Pine Hall Brick partners with Furman University to Construct Southern Living Showcase Home
Pine Hall Brick is a key partner in a unique construction project on the Furman University campus that incorporates and promotes the very best in green building practices.
The Cliffs Cottage at Furman, a Southern Living Showcase home, is a model of environmentally responsible design, sustainable building techniques and materials and energy-saving systems. From the bamboo flooring to the solar panels in the roof, the 3,400-square-foot residential home has all the latest technological innovations in sustainable living.
The commitment to environmentally sound design doesn’t end with the house itself. The same concepts were applied to the landscaping, organic and formal gardens and rainwater collection systems.
Even the walkways and hardscape elements around the house and gardens – which are made of Pine Hall Brick’s StormPave™ permeable clay pavers – were specified and installed in keeping with the house’s overall emphasis on sustainability.
“The Pine Hall Brick clay pavers were a perfect addition to this project,” said Ed Marshall, director of special projects for Furman University and project director for the Cliffs Cottage project. “It is really a marriage of design and function. What a beautiful product that meets our criteria for sustainability perfectly.”
The recently introduced StormPave permeable clay pavers – and a second product, RainPave pavers – are the first of their kind. When installed in a “best practice” permeable pavement installation design, the pavers allow rainwater to infiltrate through the walkway surface to the groundwater below, which acts as a natural filter, instead of flowing across the surface to a storm drain and picking up pollutants along the way.
The two resemble other clay brick pavers in Pine Hall Brick’s product line, which have been chosen by landscape designers for years for their permanence and aesthetic appeal. But unlike the others, these pavers have a larger space between them – a higher void area – which allows water to infiltrate through the pavement surface.
And underneath the pavers, instead of a conventional installation that includes a bed of crushed stone and sand, with sand swept into the joints on top, there is a series of “open graded” aggregates, which is gravel without fine particles, used as a base.
The largest stones are placed on the ground, with layers of progressively smaller stones placed on top of that. The pavers are carefully placed – and the smallest stones are swept into the joints between the pavers. The series of open aggregates allows rainwater to flow as good bacteria builds around the rocks over time and aids in reducing some pollutants.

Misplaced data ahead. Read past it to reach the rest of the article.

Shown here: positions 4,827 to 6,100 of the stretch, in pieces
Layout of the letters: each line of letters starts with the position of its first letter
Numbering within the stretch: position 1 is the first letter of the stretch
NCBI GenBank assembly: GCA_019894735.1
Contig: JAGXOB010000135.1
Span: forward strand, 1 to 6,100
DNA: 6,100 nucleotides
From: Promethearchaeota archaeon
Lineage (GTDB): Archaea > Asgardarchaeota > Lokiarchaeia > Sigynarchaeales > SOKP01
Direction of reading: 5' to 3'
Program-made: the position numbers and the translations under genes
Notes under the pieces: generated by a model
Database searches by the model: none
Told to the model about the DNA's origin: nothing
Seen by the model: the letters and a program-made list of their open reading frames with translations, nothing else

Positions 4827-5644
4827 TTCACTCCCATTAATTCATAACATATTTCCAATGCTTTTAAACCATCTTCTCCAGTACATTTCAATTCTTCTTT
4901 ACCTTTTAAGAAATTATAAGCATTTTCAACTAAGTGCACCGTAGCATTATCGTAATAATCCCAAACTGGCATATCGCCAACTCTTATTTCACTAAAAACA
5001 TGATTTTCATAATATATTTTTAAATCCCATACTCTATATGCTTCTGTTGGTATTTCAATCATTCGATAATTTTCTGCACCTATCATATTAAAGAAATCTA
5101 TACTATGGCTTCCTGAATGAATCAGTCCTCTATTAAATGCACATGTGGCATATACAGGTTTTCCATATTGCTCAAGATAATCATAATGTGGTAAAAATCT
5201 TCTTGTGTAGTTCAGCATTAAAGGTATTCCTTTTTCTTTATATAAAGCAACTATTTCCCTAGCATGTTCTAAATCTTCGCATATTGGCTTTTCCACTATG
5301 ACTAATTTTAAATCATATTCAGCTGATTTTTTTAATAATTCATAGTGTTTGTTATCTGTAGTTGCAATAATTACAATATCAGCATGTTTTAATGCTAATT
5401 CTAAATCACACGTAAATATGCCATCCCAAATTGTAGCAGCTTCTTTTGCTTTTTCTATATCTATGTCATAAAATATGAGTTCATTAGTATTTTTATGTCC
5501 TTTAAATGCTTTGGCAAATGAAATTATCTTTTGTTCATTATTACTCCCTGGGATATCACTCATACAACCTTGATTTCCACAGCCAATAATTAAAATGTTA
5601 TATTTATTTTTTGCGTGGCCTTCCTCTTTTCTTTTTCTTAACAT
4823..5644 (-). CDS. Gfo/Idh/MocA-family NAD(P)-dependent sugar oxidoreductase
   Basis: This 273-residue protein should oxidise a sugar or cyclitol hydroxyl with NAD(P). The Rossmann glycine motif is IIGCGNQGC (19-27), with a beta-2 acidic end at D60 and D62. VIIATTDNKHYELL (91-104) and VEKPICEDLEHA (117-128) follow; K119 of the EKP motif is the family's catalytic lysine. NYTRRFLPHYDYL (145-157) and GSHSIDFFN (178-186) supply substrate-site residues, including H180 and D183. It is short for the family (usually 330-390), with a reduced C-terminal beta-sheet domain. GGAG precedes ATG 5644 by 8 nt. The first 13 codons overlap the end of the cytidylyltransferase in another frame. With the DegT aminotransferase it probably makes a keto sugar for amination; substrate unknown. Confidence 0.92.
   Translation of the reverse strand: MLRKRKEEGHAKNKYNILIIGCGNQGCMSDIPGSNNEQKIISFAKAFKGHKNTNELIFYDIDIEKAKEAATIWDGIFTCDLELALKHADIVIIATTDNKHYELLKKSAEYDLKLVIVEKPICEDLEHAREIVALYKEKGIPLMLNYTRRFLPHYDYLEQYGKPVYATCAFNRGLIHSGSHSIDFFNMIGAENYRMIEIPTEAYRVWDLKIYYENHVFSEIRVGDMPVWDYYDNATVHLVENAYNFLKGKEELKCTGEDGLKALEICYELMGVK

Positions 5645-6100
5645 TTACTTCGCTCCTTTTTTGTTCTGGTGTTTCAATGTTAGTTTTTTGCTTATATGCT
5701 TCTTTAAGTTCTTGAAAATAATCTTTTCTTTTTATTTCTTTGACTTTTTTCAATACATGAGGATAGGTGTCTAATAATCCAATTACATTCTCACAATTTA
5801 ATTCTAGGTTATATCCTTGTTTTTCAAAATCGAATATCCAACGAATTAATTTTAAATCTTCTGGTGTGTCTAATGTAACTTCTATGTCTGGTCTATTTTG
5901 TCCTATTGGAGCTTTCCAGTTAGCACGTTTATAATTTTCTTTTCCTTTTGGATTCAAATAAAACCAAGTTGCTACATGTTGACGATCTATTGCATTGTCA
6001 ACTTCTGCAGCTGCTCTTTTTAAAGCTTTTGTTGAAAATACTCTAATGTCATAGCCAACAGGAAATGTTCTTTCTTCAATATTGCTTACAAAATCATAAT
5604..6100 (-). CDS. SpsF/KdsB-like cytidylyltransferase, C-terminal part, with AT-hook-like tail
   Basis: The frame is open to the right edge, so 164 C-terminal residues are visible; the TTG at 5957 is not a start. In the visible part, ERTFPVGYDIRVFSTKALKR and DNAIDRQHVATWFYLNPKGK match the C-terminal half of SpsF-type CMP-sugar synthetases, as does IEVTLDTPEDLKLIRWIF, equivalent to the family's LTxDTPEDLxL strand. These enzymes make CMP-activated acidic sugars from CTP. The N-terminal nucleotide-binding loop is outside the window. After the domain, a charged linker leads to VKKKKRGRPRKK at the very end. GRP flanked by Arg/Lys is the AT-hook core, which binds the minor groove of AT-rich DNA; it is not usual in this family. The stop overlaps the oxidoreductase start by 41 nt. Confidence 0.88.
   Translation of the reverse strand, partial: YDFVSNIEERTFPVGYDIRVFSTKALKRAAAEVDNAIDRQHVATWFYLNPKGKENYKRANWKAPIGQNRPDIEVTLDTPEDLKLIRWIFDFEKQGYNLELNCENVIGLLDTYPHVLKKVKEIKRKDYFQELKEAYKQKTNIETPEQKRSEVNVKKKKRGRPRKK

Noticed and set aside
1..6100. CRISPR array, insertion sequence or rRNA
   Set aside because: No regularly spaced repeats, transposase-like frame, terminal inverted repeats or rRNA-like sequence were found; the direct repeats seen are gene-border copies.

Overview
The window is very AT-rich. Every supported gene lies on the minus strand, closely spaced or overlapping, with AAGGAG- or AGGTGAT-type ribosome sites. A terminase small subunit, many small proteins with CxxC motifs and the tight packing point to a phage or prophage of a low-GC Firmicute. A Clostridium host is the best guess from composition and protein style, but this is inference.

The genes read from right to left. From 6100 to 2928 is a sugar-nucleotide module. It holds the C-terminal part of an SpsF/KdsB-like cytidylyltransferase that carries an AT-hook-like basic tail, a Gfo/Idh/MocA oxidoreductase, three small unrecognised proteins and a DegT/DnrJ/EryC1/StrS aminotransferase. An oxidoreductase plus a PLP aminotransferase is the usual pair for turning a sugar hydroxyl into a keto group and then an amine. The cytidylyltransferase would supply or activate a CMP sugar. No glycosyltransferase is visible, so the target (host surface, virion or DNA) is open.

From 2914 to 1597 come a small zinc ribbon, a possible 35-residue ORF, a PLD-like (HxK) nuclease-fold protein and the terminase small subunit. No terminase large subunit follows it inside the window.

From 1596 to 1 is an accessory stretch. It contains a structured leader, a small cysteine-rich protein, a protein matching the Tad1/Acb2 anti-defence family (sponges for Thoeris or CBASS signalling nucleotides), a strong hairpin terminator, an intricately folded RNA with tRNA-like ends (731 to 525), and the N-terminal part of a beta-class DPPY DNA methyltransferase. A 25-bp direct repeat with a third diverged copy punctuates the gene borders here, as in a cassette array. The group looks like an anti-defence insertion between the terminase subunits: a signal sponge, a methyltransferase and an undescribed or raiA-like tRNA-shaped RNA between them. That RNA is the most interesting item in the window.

Clay brick as green material
Clay brick, whether used as a building material for houses and office buildings, or as clay pavers in streets, sidewalks, patios and driveways, has been an example of a sustainable building material for centuries, according to industry observers.
Clay bricks have an unsurpassed life cycle, are energy efficient, are made of clay, which is the most abundant raw material on the planet; have minimal waste in manufacture and have countless recycling options, according to the Brick Industry Association.
Clay pavers don’t require pallet packaging – and the amount of embodied energy required to mine, manufacture and transport one standard brick is about 4,000 British thermal units per pound, less per pound than concrete, glass, steel or aluminum, according to the AIA Environmental Resource Guide.
RainPave and StormPave have all the advantages of clay pavers – they are strong, durable and colorfast. And, when installed in a best practice permeable pavement system, will continue to have a positive environmental impact on preserving and purifying groundwater decades into the future.
Cliffs Cottage at Furman
Cliffs Cottage is expected to be among the first residential facilities in the nation to receive the U.S. Building Council’s Leadership in Energy and Environmental Design (LEED) credits.
The principal partners in the Southern Living Showcase Home project are Furman, Southern Living, The Cliffs Communities, Duke Energy and Bank of America.
The Cliffs Cottage opens for public tours on Saturday, June 14 and will remain open for one year. Tickets are $10 for adults, $8 for senior citizens over the age of 62, and $5 for children between the ages of six and 11. Children who are five and under are admitted free. All children must be accompanied by an adult.